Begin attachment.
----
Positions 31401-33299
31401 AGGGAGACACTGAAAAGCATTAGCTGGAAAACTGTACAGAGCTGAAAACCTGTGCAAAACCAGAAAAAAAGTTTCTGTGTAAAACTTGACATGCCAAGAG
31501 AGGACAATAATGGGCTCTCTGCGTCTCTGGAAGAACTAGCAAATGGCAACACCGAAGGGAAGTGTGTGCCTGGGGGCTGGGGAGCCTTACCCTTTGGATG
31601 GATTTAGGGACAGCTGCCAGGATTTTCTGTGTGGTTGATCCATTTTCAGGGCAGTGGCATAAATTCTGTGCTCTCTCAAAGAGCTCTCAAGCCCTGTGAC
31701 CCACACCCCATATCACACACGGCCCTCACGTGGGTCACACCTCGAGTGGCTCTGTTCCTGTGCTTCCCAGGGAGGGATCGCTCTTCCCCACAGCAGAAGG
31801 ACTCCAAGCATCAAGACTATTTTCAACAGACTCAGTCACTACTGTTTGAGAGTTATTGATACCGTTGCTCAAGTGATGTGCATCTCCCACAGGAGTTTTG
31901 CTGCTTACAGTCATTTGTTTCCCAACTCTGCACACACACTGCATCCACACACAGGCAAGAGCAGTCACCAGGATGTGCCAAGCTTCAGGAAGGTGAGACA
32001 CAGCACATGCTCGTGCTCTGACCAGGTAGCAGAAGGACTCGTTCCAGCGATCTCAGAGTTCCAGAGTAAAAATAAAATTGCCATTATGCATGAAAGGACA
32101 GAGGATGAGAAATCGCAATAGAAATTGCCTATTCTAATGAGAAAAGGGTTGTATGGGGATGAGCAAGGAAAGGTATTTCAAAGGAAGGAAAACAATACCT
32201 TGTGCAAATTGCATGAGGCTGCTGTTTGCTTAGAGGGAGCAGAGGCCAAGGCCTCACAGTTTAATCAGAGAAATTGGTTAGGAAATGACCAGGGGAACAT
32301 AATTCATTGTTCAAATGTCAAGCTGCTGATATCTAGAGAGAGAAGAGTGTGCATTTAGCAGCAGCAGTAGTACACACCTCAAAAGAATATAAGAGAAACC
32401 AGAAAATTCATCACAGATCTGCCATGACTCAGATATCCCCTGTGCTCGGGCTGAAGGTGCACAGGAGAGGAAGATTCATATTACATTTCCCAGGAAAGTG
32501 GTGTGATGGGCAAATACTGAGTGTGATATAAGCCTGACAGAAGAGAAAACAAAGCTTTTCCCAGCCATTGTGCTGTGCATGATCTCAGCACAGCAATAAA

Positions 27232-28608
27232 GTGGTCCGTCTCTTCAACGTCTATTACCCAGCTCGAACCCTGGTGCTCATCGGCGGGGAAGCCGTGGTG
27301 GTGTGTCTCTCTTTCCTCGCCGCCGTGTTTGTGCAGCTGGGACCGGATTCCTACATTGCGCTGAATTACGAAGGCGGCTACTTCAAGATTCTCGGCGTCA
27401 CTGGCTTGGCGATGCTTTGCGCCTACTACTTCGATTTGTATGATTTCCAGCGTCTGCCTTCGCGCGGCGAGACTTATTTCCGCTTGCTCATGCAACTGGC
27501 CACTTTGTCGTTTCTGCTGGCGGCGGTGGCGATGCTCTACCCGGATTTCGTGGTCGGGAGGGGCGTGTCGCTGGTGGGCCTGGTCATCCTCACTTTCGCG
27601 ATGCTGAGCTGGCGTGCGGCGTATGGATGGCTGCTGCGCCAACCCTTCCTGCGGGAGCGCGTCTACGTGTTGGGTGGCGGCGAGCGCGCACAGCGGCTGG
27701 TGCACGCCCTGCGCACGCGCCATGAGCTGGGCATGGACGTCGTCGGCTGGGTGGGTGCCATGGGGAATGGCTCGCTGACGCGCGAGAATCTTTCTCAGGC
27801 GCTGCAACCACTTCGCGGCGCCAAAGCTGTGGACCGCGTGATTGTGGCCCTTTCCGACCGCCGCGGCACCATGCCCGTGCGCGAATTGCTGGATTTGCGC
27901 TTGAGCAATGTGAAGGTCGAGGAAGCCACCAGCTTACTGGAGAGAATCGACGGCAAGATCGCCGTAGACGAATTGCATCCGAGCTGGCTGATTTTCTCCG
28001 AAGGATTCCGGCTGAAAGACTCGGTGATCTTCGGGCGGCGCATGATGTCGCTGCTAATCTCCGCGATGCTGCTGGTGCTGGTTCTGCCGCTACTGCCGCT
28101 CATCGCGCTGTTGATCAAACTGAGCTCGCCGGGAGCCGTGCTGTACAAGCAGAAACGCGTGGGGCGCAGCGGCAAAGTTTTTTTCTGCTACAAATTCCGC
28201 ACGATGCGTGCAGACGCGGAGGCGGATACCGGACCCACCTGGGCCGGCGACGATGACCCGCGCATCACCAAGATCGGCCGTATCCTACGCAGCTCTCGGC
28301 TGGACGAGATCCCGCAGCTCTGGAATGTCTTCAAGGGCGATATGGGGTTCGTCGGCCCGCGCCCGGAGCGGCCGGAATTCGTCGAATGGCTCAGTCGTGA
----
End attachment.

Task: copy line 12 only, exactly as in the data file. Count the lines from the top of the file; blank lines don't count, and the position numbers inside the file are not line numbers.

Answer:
32401 AGAAAATTCATCACAGATCTGCCATGACTCAGATATCCCCTGTGCTCGGGCTGAAGGTGCACAGGAGAGGAAGATTCATATTACATTTCCCAGGAAAGTG